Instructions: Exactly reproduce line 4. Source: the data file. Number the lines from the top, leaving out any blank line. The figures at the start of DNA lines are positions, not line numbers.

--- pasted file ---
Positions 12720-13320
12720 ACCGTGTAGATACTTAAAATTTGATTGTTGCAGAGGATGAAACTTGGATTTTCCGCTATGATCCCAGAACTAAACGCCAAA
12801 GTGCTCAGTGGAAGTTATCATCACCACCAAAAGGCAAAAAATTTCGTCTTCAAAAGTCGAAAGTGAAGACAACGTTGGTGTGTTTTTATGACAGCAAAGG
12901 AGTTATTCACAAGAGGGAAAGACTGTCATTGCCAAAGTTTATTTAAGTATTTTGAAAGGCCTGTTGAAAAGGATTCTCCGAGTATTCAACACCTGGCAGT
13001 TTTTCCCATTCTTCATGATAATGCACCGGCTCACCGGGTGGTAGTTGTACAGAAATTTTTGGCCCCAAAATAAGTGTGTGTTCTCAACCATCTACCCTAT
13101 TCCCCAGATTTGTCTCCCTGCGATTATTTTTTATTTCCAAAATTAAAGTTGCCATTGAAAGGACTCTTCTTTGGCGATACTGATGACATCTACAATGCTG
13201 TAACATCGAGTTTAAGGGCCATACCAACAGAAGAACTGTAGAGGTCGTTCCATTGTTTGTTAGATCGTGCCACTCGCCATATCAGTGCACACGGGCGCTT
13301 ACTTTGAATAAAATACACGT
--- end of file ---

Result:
12901 AGTTATTCACAAGAGGGAAAGACTGTCATTGCCAAAGTTTATTTAAGTATTTTGAAAGGCCTGTTGAAAAGGATTCTCCGAGTATTCAACACCTGGCAGT